Nicolas Chapuis became France’s ambassador to Canada two days after the Charlie Hebdo massacre in January. A student of Chinese and Mongolian history, he became a career diplomat who was in charge, most recently, of the French government’s response to WikiLeaks. He is a leading French translator of classical Chinese poetry with, apparently, a fondness for long shots: The Quai d’Orsay sent him to Stephen Harper’s Ottawa to encourage Canada to play nicely at the Paris climate-change summit.
Suddenly, in October, it was no longer Harper’s Ottawa. Preparations for the Paris summit were going very well indeed when evil struck again: Teams of Islamist murderers carried out a string of massacres across Paris. Hours after French President François Hollande addressed French parliamentarians at the Palace of Versailles on Monday, Chapuis sat down with Maclean’s for an interview.
I asked him about Prime Minister Justin Trudeau’s plan to withdraw CF-18 fighters from the Iraq and Syria theatre of operations. Is France concerned? “We would be concerned if Canada had the intent, or had announced, that it will get out of the coalition, withdraw from the coalition,” Chapuis said. “It’s not the case. At all. And this has been re-confirmed at a very high level, when my minister [Laurent Fabius, the former French prime minister who now serves as its foreign minister] talked with Stéphane Dion, or when [he] met with Justin Trudeau” at the G-20 in Turkey this week.
“We respect and understand any country’s sovereignty in making such decisions,” Chapuis added. “The fight against Daesh is a global fight; it’s not only the strikes.” (Daesh is another name for the so-called Islamic State; it has long been in common use in France and is becoming more popular among political leaders elsewhere, partly because it avoids flattering the terrorist movement by calling it a “state.” As a bonus, it is said to be highly unpopular among members of the terrorist group themselves.)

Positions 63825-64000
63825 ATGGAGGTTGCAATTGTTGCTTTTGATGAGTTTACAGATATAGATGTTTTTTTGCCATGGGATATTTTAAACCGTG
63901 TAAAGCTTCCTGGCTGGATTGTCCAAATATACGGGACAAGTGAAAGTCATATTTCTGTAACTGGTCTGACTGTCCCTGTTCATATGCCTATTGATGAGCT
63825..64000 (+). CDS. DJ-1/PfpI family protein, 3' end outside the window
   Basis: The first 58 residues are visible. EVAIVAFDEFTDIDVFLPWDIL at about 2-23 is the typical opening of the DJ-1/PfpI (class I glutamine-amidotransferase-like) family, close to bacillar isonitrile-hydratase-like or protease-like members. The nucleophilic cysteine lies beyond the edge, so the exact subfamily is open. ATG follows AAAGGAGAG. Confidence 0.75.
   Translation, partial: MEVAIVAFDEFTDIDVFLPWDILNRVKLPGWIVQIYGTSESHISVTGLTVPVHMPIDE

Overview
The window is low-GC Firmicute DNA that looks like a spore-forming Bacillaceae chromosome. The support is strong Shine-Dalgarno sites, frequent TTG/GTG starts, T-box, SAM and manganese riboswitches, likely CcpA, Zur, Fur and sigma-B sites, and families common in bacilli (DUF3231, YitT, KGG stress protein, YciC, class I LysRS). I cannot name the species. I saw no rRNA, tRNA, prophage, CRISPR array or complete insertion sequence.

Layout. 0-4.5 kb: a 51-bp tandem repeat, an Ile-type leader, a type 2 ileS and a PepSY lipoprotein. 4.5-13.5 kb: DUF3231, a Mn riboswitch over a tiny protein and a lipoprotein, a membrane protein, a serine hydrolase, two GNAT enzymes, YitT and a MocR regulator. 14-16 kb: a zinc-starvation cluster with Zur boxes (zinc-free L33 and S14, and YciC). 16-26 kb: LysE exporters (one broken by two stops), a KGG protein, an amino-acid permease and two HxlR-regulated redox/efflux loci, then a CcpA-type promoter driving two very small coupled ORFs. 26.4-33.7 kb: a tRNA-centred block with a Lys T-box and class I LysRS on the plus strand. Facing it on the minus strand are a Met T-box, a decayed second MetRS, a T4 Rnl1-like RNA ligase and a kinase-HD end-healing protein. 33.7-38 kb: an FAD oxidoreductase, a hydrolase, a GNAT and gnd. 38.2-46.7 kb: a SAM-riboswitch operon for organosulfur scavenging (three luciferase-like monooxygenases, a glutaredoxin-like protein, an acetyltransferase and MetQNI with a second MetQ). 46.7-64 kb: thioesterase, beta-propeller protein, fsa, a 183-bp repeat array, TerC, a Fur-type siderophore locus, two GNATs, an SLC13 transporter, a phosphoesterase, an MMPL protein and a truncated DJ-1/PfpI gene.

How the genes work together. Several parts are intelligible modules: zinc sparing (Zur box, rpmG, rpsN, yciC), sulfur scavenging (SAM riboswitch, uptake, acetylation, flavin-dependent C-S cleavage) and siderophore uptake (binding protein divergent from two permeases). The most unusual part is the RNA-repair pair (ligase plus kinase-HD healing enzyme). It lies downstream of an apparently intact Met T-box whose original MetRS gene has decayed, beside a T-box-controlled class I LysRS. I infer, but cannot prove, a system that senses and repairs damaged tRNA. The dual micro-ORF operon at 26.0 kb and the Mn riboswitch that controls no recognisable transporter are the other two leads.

Fighting the group, under any name, “necessitates a diversity of instruments. And Canada, I’m sure, will play its role, playing on the keyboards it wants to play on.”
I asked whether one of the notes Canada might play is related to Operation Barkhane, a French anti-terrorist operation already underway across Northern Africa. Chapuis said Op Barkhane might not only be a component of Canada’s response; it already was before Trudeau was elected.
“Indeed,” he replied, “and, in fact, over the last few months, Canada has granted us technical support. It was not publicized. But Canada has been granting us support that we appreciated in the Sahel [the African theatre of operations for Op Barkhane].”
Refuelling? Logistics? “I cannot go into details. You have to ask [the Canadian department of] Defence.”
One last time on CF-18s: Was he not just putting on a brave face, given Trudeau’s intention to withdraw jet fighters?
“What I’m saying is, Canada has not yet made a decision,” he said. “Second, during the strikes [on Sunday], . . . Canadians also did an operation [against Iraqi targets using the CF-18s]. Third, that Canada is within a coalition and, as I understand, will consult with all coalition members before taking a decision. And fourth, that we are confident in the way Canada will play its part within the coalition. And finally—this is important—the fight against Daesh is not reduced to strikes.”
Stéphane Schorderet, the embassy’s communications director, reminded Chapuis of another fact. Chapuis was grateful for the reminder. “The total number of strikes—it’s like GHGs,” Chapuis said, referring to Canada’s share of the world’s greenhouse gas emissions. “Canadian GHGs are two per cent of [all global] emissions. Canadian strikes [against ISIS in Iraq and Syria] are two per cent of strikes.” The implication, on a day when François Hollande had announced the tripling of French air strength in the region, is that Canadians should not flatter themselves about how keenly our country’s air power would be missed.